Category Archives: politics

Conservative commentators on education are mad about the new AP US History standards.

The group’s president, Peter Wood, called the framework politically biased. One of his many complaints is about immigration: “Where APUSH sees ‘new migrants’ supplying ‘the economy with an important labor force,’ others with equal justification see the rapid growth of a population that displaces native-born workers from low-wage jobs and who are also heavily dependent on public services and transfer payments.”

Here’s the full text of the relevant bullet point in the standards.

The new migrants affected U.S. culture in many ways and supplied the economy with an important labor force, but they also became the focus of intense political, economic, and cultural debates.

You can decide for yourself whether the standard sweeps under the rug the fact that many people wish there were fewer immigrants.  But shouldn’t Newsweek print the whole sentence, instead of letting its readers rely on selective quotes?  Why do I have to look this stuff up myself?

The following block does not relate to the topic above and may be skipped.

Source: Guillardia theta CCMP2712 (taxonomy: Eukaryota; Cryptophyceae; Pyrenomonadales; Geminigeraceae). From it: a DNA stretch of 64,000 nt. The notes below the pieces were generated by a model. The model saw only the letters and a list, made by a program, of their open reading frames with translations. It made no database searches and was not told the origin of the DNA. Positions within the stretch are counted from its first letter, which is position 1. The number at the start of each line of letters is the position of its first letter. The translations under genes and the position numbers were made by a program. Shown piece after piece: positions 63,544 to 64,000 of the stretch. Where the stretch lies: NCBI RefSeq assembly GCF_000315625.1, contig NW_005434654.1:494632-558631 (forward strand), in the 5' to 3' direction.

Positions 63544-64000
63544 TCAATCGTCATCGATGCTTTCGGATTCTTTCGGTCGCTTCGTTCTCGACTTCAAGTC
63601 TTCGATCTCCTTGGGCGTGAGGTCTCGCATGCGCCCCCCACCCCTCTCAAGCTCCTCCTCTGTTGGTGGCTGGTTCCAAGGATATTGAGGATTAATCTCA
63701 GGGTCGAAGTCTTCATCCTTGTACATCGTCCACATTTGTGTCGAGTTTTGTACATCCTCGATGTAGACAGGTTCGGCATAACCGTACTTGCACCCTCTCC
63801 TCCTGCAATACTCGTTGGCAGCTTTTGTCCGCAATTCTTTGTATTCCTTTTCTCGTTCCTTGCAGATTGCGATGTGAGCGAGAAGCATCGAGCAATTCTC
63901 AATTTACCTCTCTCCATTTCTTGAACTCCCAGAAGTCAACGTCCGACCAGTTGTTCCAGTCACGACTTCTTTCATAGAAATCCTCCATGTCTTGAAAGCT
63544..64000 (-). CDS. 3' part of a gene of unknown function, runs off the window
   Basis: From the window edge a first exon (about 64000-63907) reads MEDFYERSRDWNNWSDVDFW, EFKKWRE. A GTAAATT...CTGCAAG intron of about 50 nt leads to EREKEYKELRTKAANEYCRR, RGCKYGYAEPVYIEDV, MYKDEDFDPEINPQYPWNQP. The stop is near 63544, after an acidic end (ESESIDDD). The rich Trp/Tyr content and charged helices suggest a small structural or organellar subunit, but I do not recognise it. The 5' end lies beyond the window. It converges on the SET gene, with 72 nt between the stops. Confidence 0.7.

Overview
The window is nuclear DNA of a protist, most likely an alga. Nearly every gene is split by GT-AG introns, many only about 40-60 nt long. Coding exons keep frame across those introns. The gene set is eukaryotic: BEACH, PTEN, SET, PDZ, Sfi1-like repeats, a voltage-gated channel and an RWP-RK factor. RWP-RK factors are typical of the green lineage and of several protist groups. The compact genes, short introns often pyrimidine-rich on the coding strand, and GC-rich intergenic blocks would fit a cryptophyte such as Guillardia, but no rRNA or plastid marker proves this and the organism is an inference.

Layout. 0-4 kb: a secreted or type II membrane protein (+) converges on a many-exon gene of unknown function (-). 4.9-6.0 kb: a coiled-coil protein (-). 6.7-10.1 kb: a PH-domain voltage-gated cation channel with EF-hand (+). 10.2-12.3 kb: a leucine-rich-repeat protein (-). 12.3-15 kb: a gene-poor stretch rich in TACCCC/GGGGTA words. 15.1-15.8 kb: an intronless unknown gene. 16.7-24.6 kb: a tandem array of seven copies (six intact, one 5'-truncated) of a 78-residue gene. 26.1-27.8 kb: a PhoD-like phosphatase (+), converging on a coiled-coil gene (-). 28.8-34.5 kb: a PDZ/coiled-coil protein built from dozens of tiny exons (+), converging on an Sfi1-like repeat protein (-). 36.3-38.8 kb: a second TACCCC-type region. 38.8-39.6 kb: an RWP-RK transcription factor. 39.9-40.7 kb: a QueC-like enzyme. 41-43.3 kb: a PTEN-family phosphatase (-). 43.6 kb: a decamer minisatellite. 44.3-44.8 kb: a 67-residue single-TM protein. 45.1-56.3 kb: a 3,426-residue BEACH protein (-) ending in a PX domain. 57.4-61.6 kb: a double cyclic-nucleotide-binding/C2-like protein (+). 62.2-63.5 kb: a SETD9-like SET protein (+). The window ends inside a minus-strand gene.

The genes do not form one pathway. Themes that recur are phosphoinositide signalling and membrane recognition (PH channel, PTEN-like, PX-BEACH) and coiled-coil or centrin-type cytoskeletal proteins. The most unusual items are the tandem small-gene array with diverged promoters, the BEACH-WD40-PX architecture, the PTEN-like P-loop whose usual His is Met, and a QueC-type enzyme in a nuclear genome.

I hate bad buts and I cannot lie

From today’s New York Times:

Scarlett Johansson gainfully posed in underwear and spiked heels for Esquire’s cover last year after the magazine named her the “sexiest woman alive.” But a French novelist’s fictional depiction of a look-alike so angered the film star that she sued the best-selling author for defamation.

The inappropriate “but” is one of the sneakiest rhetorical tricks there is.  It presents the second sentence as somehow contrasting with the first.  It isn’t.  Scarlett Johansson agreed to be photographed mostly undressed; does that make it strange or incongruous or hypocritical that she doesn’t want to be lied about in print?  It does not.  To be honest, I can’t think of any explanation other than weird retrograde sexism for writing the lede this way.  “She got paid for looking all sexy, so who is she to complain that she was defamed?”  Patricia Cohen of the New York Times, I’m awarding you anWonderWomanHellNo

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Sympathy for Scott Walker

The Milwaukee Journal-Sentinel suggests that the slow pace of job creation in Wisconsin, not recall campaign shenanigans, may be Scott Walker’s real enemy in his upcoming re-election campaign:

In each of Walker’s first three years, Wisconsin has added private-sector jobs more slowly than the nation as whole, and the gap is sizable. Wisconsin has averaged 1.3% in annual private-sector job growth since 2010; the national average has been 2.1%. Wisconsin’s ranking in private-sector job growth was 35 among the 50 states in 2011, 36 in 2012 and 37 in 2013.